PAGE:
Still recording is totally non-destructive so you're still recording log on the SSD and it's completely ... what we're doing here is all about the luminance standard of HDR. As we know, Rec. 709 has got luminance standard, and it's got a color standard. Most people know the color triangle, but there is a brightness standard, a luminance standard as well. In HDR it's the same. People will hear terms like Rec. 2020 and P3. These are all color standards. The standard for HDR and luminance is PQ or ST 2084. What we're looking at here is that PQ luminance standard. That's what we're focusing on here to make sure that we get exposure smack on.

What we can do, apart from viewing it on screen, is you can ... Over the HTML SDR, you can take it out, the PQ out to a screen. HDR screen coming through this year for example and you'll be able to see it on a larger screen. What's really exciting is we also can do PQN. We've got it set up for a Panasonic here. If I change that or if I scroll through to where we see PQ as an input, now from your NLE you're able to output PQ as a signal, as a curve, as a HDR luminance curve, take it into the Shogun Flame, Ninja Flame, or the Inferno, and you're able to ... This is not set up because this is from Panasonic, but you would be able to see true HDR on the Flame, so you could do your calibrating using The Flame as a reference for HDR.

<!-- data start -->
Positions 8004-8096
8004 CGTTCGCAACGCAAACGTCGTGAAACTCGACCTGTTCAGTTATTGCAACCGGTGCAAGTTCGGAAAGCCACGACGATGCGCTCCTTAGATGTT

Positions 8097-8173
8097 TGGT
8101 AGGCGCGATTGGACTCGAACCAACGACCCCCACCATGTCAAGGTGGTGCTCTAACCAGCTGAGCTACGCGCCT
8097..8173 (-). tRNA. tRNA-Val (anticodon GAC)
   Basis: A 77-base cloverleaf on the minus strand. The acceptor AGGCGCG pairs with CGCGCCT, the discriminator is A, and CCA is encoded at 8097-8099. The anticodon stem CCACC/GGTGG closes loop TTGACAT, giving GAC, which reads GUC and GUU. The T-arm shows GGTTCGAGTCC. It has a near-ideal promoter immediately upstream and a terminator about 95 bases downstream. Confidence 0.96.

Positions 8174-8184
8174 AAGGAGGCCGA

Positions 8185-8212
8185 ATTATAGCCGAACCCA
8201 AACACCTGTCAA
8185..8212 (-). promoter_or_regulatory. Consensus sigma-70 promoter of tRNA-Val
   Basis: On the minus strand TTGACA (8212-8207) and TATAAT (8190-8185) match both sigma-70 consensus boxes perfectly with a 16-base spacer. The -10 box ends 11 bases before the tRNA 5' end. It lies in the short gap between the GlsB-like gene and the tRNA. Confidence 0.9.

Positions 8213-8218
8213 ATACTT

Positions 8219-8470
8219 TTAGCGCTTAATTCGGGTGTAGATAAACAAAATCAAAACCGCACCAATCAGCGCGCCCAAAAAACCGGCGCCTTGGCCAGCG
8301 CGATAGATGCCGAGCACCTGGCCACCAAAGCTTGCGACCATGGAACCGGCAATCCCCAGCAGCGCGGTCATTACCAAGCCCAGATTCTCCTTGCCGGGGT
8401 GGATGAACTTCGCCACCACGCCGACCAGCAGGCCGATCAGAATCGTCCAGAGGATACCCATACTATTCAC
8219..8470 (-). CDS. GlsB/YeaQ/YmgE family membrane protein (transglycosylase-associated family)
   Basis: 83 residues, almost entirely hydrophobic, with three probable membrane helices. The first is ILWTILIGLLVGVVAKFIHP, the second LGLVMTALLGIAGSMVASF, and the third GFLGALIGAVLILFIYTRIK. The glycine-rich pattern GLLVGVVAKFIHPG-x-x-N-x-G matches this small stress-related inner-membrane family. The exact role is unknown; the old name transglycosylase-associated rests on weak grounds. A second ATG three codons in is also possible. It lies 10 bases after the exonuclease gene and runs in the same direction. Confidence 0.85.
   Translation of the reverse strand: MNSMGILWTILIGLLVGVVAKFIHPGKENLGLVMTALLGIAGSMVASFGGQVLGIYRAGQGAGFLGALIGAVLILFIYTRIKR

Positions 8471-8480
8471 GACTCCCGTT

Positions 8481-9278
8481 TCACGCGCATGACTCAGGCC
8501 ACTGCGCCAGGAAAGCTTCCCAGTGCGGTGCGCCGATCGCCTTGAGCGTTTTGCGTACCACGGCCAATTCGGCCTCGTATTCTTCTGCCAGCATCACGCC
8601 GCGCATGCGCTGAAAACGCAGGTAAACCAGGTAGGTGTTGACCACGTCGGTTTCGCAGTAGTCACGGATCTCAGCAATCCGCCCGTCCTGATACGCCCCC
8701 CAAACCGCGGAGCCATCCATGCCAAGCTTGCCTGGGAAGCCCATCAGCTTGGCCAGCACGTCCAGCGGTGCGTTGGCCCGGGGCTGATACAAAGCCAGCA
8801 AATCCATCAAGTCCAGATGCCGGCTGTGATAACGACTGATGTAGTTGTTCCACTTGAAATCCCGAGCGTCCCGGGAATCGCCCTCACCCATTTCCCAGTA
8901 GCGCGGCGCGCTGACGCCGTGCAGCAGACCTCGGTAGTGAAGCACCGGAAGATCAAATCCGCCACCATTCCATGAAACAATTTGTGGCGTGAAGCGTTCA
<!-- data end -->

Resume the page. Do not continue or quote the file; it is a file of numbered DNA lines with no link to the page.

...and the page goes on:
It really makes it easy in two ways. It doesn't mean you have to buy a $30,000, 2000-nit monitor for your HDR grading, but also, you're able to preview and not use cinematography mathematics to get exposure right in the field. That's how we made HDR super easy. If you're not doing HDR, you take it back out. You may not have a full dynamic range scene that's nice and not nearly as well-lit and everything. You can just use the brightness scale to get the maximum 1500-nit capability for outdoor adventure guys, or anyone that needs that high brightness can use this as a high, bright monitor just in normal Rec. 709 mode as well.

It's really versatile. That's what we've announced for the show. Ninja Flame is our HDMI-only model, $1,295. Shogun Flame add SDI, and HDMI, and XLR, for $1,695. Then the Shogun Inferno, which is coming in Q3 this year, it's going to add full-pay 60p recording, HD 240 frames, and quad SDI inputs on the back for only $1,995.

Shawn: It's important when you're setting up the Shogun Flame that you select the right camera as the input, right?